the consumption of fuel j in industrial sector i, tonnes of CO2 (MTCO2), energy consumption in
P
where Ei j Eij ; the fuel-mix variable is given petajoules (PJ) and gross industrial output in Canadian
by Mij Eij =Ej and the CO2 emission factor by dollars (C$) are shown in Table 1.3 The observed
Uij Cij =Eij : From Eqs. (2) and (3), we have changes in energy consumption and CO2 emissions
are shown in the rst column of Tables 25. The other
Dtot C T =C 0 Dact Dstr Dint Dmix Demf ; 10 columns of the tables give the decomposition
results obtained using the decomposition formulae in
DCtot C T  C 0 Appendix A.4
From Tables 2 and 3, it can be seen that Canadian
DCact DCstr DCint DCmix DCemf : 11
industrial energy consumption increased by 16.2% or
The subscripts act, str, int, mix and emf, respectively, 377.8 PJ from 1990 to 2000. The LMDI decomposition
denote the effects associated with overall activity,
activity structure, sectoral energy intensity, sectoral 3
energy mix and emission factors. The LMDI formulae Nyboer (2002) and Nyboer and Laurin (2002) do not give CO2
emissions arising from electricity consumption. We estimated the
are summarized in Table 8 in Appendix A. equivalent emission factors for electricity from the 1990 and 2000
Canadian energy balances in International Energy Agency (1993,
2002), by dividing the total emissions for fuel consumption in
3. Numerical examples electricity generation by the total nal electricity consumption in
Canada in the respective years.
4
Due to differences in data source, industry coverage, sector
We collected the 1990 (Year 0) and 2000 (Year T) classication, industrial activity measurement and decomposition
energy and CO2 emission data for industry in Canada technique, the additive decomposition results obtained here are
from Nyboer (2002) and Nyboer and Laurin (2002). The different from those in Natural Resources Canada (2002).
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B.W. Ang / Energy Policy 33 (2005) 867871 869

Table 5
Results of industry energy-related CO2 emission decomposition for Canada, 19902000: additive decomposition (MTCO2)

DCtot DCact DCstr DCint DCmix DCemf

20.80 49.84 25.58 6.30 2.48 5.31

Table 6
LMDI formulae for the general case with n factors
P P
IDA identity V i Vi i x1;i x2;i :::xn;i

Multiplicative decomposition Additive decomposition


Change scheme Dtot V T =V 0 Dx1 Dx2 ?Dxn DVtot V T  V 0 DVx1 DVx2 ? DVxn
!! !
P ViT  Vi0 =ln ViT  ln Vi0 xTk;i P ViT  Vi0 xTk;i
LMDI formulae Dxk exp i ln 0 DVxk i ln 0
V T  V 0 =ln V T  ln V 0 xk;i ln ViT  ln Vi0 xk;i

Note: (a) Where xk;i 0; replace all the zeros in the data set by a small positive constant, e.g. between 1010 and 1020. (b) It can be shown that
lnDtot lnDx1 lnDx2 ? lnDxn : (c) The following relationship holds: DVtot =ln Dtot DVx1 =ln Dx1 DVx2 =ln Dx2 ? DVxn =ln Dxn :

Table 7
LMDI formulae for decomposing changes in industrial energy consumption

IDA identity P P Qi Ei P
E i Ei i Q i QSi Ii
Q Qi

Multiplicative decomposition Additive decomposition


Change scheme Dtot E T =E 0 Dact Dstr Dint DEtot E T  E 0 DEact DEstr DEint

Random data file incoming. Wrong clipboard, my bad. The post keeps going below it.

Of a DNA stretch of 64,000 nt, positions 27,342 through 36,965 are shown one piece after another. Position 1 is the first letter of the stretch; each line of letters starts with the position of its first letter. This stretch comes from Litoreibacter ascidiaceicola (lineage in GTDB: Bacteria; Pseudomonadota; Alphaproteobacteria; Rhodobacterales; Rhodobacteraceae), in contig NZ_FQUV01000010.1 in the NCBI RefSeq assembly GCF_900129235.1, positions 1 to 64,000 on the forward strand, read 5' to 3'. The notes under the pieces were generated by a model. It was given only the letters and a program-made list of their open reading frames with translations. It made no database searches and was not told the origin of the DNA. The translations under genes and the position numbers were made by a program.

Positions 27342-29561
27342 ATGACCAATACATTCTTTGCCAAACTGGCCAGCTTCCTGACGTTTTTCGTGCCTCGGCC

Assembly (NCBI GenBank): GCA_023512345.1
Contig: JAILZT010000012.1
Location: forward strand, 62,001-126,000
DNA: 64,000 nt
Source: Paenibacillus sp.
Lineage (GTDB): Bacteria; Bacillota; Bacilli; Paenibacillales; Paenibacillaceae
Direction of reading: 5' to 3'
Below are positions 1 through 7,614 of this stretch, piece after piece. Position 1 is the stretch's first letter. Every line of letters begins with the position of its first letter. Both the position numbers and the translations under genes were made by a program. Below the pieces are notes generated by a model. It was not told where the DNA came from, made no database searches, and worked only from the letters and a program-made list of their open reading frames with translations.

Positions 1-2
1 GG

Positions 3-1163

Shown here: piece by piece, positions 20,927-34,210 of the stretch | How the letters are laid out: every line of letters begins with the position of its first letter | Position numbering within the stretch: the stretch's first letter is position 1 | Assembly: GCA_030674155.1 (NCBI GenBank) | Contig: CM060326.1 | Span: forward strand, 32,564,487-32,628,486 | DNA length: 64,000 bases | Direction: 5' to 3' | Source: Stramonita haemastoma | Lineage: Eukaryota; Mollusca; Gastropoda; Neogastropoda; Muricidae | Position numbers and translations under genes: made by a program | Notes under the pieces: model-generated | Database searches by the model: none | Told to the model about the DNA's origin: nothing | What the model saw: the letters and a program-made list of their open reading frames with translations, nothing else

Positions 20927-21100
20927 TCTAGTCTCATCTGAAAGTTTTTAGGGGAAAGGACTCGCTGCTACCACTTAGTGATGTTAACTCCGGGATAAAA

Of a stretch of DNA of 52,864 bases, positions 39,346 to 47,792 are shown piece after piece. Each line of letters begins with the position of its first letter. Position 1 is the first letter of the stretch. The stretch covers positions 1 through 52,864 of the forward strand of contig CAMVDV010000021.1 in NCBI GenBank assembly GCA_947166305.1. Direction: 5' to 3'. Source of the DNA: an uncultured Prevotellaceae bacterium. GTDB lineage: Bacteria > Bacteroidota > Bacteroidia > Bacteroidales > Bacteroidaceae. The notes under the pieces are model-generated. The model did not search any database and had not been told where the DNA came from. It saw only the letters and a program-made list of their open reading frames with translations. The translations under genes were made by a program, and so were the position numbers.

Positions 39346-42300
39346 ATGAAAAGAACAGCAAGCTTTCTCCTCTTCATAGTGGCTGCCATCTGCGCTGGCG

T   T
P EiT  Ei0 =ln EiT  ln Ei0 Q P EiT  Ei0 Q
LMDI formulae Dact exp i T 0 T 0
ln DEact i T 0
ln
E  E =ln E  ln E Q0 ln Ei  ln Ei Q0
 T 0 T 0
 T  T 0
 T
P Ei  Ei =ln Ei  ln Ei S P Ei  Ei S
Dstr exp i ln i0 DEstr i ln i0
E T  E 0 =ln E T  ln E 0 S ln EiT  ln Ei0 S
  Ti   Ti 
P EiT  Ei0 =ln EiT  ln Ei0 Ii P EiT  Ei0 Ii
Dint exp i ln 0 DEint i ln 0
E T  E 0 =ln E T  ln E 0 Ii ln EiT  ln Ei0 Ii

results show that the activity effect led to an increase mix led to a reduction but changes in emission factors
almost three times that margin, and the much lower led to an increase in emissions. Changes in energy mix
growth observed was due to structural change in arose from a shift towards cleaner fuels in nal energy
production and a reduction in sectoral energy intensity. use while changes in emission factors arose from an
Reduction in sectoral energy is often taken as a measure increase in the share of fossil fuels in electricity
of improvement in energy efciency. The impact of generation. Overall, the relative contributions of the
structural change in reducing energy consumption, ve factors show the importance of the impact of
arising from the shift in the composition of industry industry structure change in reducing the growth of CO2
output towards less energy-intensive sectors, was emissions despite a substantial increase in the overall
estimated to be nearly six times that of improvement industrial output.
in energy efciency.
From Tables 4 and 5, CO2 emissions increased by
18.2% or 20.80 MTCO2 from 1990 to 2000. The LMDI 4. Some LMDI application issues
decomposition results show that the activity effect led to
an increase almost two and a half times that margin but, An attractive feature of LMDI is the ease of
like the case of energy consumption, actual growth in formulation, which can be seen from the formulae in
emissions was much lower because of structural change Appendix A. The LMDI formulae can be readily
in production and, to a lesser extent, reduction in derived once the IDA identity has been specied.
sectoral energy intensity. In addition, changes in energy Commercially available spreadsheet software packages
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870 B.W. Ang / Energy Policy 33 (2005) 867871